Monday, January 07, 2008

Waiting for the Detectives

Will we finally watch the Watchmen? Maybe. The current word is a March 2009 movie release. In brief:

They are in production, filming and doing CGI. Dave Gibbons is on board and enthusiastic. Alan Moore, predictably, is neither. Zac Snyder - he of 300 - is directing. The script is by Alex Tse, reportedly a rewrite of one of the earlier David Hayter scripts, and also reportedly script doctored by both Snyder and various others. Notably, Tse's name currently appears nowhere on the official Watchmen web site; and as an ironic side note, neither does Moore's, the producers apparently having learned something from the V for Vendetta debacle.

From all reports, and from the early production stills, the movie is going to closely follow the graphic novel's plot - which is both good news and bad news, in my opinion. Bad news, because I share the opinion of Moore, Terry Gilliam and others. I'm not sure Watchmen can be made into a movie... at least a movie that makes sense or is entertaining to anyone but superhero fanboys. Good news, because I'm more than willing to be proved wrong.

But it's a frustrating plot line, which I know from personal experience, because I even tried my hand at writing a script adaptation, breaking down about 75 script pages into the story. You have multiple characters and multiple storylines. Do you follow that and confuse the audience by switching from character to character, story to story, from the present to flashbacks and then back again? From the Earth to Mars and back again? Do you focus the story on one character - Manhattan, Dreiberg, Rorschach - and build up that story at the expense of others? And what do you do about the so-called "murder mystery" plot, which is the weakest part of Watchmen? It's a character- not plot- driven novel, and I don't see how that's going to translate to the big screen.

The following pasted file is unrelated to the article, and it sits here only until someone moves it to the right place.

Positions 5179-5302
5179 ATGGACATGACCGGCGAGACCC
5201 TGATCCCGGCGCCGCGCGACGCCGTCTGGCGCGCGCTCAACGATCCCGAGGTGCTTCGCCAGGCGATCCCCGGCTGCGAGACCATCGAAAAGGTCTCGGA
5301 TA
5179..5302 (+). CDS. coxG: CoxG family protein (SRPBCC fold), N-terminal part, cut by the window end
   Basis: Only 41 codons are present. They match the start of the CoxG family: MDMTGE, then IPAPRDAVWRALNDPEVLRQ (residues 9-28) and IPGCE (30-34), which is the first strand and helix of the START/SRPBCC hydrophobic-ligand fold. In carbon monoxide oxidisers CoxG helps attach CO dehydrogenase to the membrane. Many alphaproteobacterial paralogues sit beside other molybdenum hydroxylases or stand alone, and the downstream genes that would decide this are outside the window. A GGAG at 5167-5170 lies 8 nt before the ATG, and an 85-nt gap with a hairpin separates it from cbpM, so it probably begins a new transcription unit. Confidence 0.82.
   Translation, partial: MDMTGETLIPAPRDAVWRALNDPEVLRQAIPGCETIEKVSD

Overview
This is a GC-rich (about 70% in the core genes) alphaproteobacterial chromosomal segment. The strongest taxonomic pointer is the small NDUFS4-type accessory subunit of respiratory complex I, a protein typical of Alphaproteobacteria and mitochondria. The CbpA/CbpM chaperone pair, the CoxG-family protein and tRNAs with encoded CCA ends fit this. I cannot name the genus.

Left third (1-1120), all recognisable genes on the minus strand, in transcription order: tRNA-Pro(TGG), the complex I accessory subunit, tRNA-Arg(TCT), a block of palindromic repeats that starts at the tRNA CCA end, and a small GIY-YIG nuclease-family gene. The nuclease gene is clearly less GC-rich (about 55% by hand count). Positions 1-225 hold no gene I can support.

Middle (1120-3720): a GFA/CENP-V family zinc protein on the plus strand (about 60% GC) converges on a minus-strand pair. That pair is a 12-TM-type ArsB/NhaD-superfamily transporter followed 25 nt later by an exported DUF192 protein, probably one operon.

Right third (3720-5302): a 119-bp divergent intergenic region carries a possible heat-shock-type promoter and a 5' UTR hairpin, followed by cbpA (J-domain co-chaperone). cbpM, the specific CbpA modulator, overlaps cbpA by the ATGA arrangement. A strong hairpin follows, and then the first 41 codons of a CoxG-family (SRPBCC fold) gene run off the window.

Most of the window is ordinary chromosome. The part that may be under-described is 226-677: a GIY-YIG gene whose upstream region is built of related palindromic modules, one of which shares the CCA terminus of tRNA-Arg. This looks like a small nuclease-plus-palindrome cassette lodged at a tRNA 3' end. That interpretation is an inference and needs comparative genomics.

Me, I focused on Manhattan, as I've been as fascinated as Moore with the question as to what would happen if the superman ever really walked the face of the Earth (short answer: nothing good). And predictably, independently I came up with the basically the same story and same end to my story as did Sam Hamm, who wrote one of the first Watchmen scripts. "Predictably," because it's an obvious conclusion, and not very good.

But, Moore's plot and ending itself isn't very good or believable. But Watchmen - the 12-issue comic or collected graphic novel - is a work of genius, overcoming those weaknesses. Few people finish Watchmen and reflect that Ozymandias' Outer Limits-like scheme doesn't appear to be the brainchild of the so-called "smartest man in the world." They think of Jon Osterman, of Dan Dreiberg, of Walter Kovacs, of Laurie Juspeczyk, and of their various aliases, faults, triumphs.

Can the movie pull that off? We'll see.

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